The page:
(CN) — The Covid-19 pandemic has pushed the world toward a reliance on virtual education, but a new report shows that two-thirds of school-age children around the globe do not have internet access at home.
About 2.2 billion people aged 25 years or younger —including 1.3 billion children who are 3-17 years old— have no internet connection at home, according to a joint report released Monday by the United Nations Children’s Fund (UNICEF) and the U.N.’s International Telecommunication Union (ITU) on Monday.
“That so many children and young people have no internet at home is more than a digital gap – it is a digital canyon,” UNICEF Executive Director Henrietta Fore said in a statement.
Fore said that the widespread absence of internet access doesn’t just restrict the ability of young people to connect online.
“It prevents them from competing in the modern economy. It isolates them from the world. And in the event of school closures, such as those currently experienced by millions due to Covid-19, it causes them to lose out on education,” Fore said.
Monday’s report noted that up to 1.6 billion children worldwide were affected by school closures during the height of coronavirus-related lockdowns this year.
“Put bluntly: Lack of internet access is costing the next generation their futures,” Fore said.
UNICEF and ITU said that the pandemic caused “the largest mass disruption of education in modern history” as countries had to board up school buildings. The U.N. says there were 31 countries with nationwide school closures as of Nov. 30, with many others functioning under a partial lockdown.
About 250 million of the world’s children are still being impacted by school closures, according to UNICEF, and these students are heavily relying on digital learning.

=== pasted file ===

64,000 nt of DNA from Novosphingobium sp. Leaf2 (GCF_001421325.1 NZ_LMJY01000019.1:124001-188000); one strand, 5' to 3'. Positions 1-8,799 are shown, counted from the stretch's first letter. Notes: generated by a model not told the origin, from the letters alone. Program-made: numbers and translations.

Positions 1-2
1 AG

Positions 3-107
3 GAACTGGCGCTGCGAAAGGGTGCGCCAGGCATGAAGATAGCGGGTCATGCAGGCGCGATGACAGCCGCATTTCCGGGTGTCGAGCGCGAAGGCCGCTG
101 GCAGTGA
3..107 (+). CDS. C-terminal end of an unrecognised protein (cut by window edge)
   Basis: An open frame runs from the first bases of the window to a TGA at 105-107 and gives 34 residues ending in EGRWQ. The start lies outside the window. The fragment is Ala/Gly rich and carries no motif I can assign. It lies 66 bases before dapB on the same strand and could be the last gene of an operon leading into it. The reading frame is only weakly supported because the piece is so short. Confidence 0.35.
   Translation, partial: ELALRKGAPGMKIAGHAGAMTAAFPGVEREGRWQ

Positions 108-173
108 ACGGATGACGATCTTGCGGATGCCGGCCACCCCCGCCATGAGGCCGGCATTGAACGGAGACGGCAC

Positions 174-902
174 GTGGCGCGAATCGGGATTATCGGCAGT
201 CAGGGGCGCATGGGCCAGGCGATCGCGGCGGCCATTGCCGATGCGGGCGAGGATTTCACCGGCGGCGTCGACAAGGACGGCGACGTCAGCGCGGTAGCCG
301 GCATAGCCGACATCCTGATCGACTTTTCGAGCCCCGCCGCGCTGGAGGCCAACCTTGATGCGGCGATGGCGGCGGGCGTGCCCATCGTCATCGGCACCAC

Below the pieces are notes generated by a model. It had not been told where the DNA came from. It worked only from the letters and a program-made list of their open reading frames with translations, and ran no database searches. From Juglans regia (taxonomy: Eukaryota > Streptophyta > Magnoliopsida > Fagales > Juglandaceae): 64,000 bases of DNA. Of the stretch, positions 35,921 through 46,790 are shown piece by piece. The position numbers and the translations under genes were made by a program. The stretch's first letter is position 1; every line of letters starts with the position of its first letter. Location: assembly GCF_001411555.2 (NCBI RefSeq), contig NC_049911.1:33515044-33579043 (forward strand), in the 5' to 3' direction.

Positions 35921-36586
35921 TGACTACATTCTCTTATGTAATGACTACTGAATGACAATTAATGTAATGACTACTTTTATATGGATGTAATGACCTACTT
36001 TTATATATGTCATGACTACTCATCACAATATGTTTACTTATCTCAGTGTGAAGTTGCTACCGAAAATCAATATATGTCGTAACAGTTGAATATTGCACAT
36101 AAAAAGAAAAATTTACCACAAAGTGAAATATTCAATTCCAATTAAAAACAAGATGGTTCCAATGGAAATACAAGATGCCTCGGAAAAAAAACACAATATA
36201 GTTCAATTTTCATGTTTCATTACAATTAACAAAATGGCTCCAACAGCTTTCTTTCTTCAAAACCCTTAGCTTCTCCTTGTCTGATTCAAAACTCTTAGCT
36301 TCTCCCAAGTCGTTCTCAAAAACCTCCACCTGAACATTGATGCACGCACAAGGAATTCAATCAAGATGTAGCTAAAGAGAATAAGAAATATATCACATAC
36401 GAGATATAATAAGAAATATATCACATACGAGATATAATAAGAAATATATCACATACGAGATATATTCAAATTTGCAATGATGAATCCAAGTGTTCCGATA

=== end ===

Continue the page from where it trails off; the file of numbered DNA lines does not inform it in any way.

A lack of internet connection for many students contributes further to, and is correlated with, existing disparities when it comes to accessing fair and equitable education opportunities.
The report found a major gap in internet access between rich and low-income communities, as well as between rural and urban areas.
“There are also geographic disparities within countries and across regions,” the organizations behind the report said.
According to the report, about 60% of school-age children in urban areas do not have internet access at home, compared to about 75% of children without internet in rural households.
“Connecting rural populations remains a formidable challenge,” ITU Secretary-General Houlin Zhao said in a statement on Monday.
Citing ITU’s 2020 data, he added that “large parts of rural areas are not covered with a mobile-broadband network, and fewer rural households have access to the internet.”
Especially stark, Zhao said, is the divide in mobile broadband and internet use between developed and developing countries.
The organizations found 6% of young people in low-income countries have internet access while 87% of young people in high-income countries have access at home.
For example, in West and Central Africa only 5% of young people have internet access at home, compared to the global average of 33%. Children in South Asia are also among those most affected by gap.
To help close the digital divide, UNICEF and ITU say they are working with governments, industries, and private and civil sector partners with the goal of connecting “every school and its surrounding community to the internet.”
The organizations say they are building investment cases for public and private funding to set up the connectivity infrastructure needed to address the gap in access.